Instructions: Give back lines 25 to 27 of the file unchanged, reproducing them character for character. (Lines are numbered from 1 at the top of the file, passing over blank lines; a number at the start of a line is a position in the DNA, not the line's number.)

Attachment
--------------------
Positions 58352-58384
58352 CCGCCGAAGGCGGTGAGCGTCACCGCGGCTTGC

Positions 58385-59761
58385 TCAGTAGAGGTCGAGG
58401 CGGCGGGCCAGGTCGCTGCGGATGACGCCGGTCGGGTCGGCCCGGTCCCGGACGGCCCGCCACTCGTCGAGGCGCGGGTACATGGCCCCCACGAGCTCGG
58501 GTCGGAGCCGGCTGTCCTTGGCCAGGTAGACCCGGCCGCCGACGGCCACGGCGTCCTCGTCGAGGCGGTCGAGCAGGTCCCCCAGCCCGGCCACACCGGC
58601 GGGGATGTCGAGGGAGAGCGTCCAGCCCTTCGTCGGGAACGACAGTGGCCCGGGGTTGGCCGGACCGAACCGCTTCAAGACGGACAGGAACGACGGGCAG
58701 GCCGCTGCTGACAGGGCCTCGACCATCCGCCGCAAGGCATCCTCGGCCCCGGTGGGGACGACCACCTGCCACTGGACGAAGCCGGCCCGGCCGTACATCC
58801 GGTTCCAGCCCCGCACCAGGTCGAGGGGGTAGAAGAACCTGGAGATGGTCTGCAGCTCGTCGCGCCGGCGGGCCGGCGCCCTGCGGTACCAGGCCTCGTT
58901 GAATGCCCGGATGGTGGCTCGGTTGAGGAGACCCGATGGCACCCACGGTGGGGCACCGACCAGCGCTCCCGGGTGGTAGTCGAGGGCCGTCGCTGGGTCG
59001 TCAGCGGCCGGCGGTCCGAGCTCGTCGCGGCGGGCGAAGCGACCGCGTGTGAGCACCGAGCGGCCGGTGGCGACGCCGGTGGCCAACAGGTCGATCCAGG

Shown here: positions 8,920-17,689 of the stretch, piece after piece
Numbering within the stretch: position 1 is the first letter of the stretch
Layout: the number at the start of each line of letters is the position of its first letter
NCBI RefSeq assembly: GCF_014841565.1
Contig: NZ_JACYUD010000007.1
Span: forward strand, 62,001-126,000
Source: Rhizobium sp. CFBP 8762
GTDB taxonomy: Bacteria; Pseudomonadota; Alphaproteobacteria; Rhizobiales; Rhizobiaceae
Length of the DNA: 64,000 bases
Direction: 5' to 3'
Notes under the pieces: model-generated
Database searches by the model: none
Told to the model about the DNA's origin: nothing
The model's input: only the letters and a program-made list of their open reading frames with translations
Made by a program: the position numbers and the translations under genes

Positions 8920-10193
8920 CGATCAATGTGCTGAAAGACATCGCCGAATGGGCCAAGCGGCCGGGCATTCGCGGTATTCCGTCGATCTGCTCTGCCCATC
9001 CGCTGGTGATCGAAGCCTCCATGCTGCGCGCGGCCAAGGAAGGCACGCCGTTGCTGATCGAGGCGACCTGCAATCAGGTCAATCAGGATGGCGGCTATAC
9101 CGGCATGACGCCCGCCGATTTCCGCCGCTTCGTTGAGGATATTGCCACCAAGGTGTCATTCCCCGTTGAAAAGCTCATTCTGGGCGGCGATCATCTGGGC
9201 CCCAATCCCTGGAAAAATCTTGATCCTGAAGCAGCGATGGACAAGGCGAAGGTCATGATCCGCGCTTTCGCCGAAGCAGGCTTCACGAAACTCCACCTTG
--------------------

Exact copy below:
The model's input: only the letters and a program-made list of their open reading frames with translations
Made by a program: the position numbers and the translations under genes

Positions 8920-10193